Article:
Between 1885 and 1920 there were 847 recorded coal mine fatalities in Washington. Likely many more went unrecorded. In the 1920s, the state increased focus on mine safety. Under the leadership of Abe Morris, Chief Mine Inspector, mine rescue and first aid competition were organized. The idea was that friendly competition between mining companies would emphasize safety practices leading to fewer mine accidents. This photo captures participants at the Western Washington First Aid and Mine Rescue Meet.The event was held in early September 1922 in the Pierce County coal mining town of Burnett. The affair was family friendly, with games and contests organized for wives and children and a chicken dinner served at the nearby hotel.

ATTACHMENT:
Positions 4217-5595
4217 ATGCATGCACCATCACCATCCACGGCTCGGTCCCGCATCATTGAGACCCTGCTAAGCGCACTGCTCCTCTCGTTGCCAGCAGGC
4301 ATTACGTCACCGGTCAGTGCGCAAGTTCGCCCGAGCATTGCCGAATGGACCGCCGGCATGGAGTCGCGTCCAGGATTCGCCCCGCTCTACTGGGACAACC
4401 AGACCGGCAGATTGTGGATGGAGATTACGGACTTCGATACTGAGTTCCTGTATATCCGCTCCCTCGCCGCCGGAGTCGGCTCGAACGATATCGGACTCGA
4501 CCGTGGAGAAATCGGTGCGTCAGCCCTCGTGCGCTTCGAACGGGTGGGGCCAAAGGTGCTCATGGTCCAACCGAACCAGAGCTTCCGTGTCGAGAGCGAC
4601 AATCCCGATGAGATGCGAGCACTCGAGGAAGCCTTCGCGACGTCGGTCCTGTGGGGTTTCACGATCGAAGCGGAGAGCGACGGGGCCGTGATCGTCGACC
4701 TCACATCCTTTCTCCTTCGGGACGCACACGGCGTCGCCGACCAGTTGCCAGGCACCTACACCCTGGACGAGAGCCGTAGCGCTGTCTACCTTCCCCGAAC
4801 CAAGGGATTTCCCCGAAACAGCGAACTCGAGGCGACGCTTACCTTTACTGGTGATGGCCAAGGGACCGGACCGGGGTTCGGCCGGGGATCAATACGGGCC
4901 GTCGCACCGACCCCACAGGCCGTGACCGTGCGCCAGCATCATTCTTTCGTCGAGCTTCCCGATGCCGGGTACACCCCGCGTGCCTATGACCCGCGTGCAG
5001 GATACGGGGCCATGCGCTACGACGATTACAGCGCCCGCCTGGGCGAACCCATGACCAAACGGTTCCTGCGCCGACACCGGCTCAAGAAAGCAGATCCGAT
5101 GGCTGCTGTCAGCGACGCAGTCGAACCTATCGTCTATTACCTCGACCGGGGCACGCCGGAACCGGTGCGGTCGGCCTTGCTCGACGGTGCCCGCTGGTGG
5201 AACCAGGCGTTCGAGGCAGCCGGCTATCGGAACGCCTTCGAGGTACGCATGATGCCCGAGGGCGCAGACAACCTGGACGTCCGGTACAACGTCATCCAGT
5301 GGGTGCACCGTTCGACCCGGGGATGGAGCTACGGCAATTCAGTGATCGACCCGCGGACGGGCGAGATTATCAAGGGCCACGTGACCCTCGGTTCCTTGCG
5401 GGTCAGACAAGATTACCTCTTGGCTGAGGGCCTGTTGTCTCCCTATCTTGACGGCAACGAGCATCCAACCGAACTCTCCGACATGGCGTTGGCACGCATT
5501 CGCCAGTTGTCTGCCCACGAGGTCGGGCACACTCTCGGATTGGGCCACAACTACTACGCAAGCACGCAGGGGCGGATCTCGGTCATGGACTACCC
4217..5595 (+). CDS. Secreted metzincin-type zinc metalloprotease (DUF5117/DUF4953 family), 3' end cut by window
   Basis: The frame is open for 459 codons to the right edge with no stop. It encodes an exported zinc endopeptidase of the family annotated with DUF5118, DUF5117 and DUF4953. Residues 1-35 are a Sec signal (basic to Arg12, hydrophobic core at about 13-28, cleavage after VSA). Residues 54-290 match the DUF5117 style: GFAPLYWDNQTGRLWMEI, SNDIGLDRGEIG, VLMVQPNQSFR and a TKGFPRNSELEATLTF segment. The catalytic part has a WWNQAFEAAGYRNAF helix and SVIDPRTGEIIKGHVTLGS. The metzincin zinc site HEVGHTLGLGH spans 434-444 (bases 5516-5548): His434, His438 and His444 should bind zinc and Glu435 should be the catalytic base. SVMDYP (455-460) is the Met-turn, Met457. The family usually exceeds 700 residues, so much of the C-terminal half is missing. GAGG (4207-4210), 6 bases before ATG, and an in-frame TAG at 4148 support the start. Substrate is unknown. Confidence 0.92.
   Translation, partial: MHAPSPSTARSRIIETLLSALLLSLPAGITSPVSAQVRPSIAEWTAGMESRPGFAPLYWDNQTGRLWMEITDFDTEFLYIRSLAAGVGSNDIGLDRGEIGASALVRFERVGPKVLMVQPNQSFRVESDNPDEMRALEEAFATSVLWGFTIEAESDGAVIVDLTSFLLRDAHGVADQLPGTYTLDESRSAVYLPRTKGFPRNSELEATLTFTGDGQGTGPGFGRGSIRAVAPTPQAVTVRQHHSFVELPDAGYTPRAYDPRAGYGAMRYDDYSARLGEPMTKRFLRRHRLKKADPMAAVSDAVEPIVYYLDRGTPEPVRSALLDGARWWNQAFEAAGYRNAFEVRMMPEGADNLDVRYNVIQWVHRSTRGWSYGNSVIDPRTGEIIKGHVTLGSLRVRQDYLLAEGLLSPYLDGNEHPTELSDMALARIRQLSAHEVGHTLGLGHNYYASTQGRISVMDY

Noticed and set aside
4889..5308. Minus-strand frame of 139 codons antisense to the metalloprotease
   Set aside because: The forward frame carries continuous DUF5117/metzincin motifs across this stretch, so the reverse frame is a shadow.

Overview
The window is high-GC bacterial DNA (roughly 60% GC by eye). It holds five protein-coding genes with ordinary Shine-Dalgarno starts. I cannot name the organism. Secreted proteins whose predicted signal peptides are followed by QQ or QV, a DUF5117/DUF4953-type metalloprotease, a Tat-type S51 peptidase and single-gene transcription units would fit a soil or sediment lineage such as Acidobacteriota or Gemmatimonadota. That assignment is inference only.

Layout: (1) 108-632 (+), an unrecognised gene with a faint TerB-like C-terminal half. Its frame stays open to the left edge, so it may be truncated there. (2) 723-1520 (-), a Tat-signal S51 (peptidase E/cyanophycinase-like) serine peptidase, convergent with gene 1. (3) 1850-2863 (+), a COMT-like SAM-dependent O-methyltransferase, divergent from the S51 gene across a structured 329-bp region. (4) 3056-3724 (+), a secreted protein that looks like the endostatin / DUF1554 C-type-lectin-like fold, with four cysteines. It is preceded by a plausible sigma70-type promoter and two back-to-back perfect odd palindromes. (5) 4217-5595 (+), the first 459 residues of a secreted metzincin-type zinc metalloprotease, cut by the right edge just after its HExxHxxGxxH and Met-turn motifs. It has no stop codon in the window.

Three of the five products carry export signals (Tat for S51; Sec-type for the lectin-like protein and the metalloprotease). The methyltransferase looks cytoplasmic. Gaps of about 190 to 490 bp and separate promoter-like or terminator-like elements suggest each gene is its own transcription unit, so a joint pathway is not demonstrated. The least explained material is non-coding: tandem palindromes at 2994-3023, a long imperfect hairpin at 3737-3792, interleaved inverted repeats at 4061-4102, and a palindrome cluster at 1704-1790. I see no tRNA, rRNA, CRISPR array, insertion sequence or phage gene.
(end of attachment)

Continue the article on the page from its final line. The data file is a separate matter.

Due to rain the second half of the meet was held in Black Diamond the following Sunday. Many notables attended, including Abe Morris, the Chairman of the Trophies Committee.This group photo of teams competing in the First Aid division showed all participants with their hats removed. Front row, from left to right: Ed Kaminsky, Ed Poch, Robert Wallace, I. L. Clarke, George Kothe, Mark Bowers, unknown, George Halliday, William P. Bowie, Harold Lloyd, E. Wendt, J. H. O’Reilley. Second row: Ted Rouse, S. B. Potts, Arthur Strankeman, G. L. Edwards, F. A. Connell, Theo Gustofson, C. W. Eidemiller, Alfred Waites, R. Signani, R. Moar, Ed Dichaud, J. McKim, G. M. MacMillan, George F. Schanz. Back row: Martin Taylor, Walter Pogota, L. W. Emery, Thomas Steele, John Eck, Syd Evans, Gus Edstrom, Thomas Chadbourne, J. Craugey, Jack Kimmaman. Research for this caption was provided by JoAnne Matsumura of Issaquah, while theimage comes courtesy of Jerry & Lynda English of Enumclaw. This is the first of a series of columns focused on safe practices whose goal was to reduce injuries and fatalities in underground coal mining.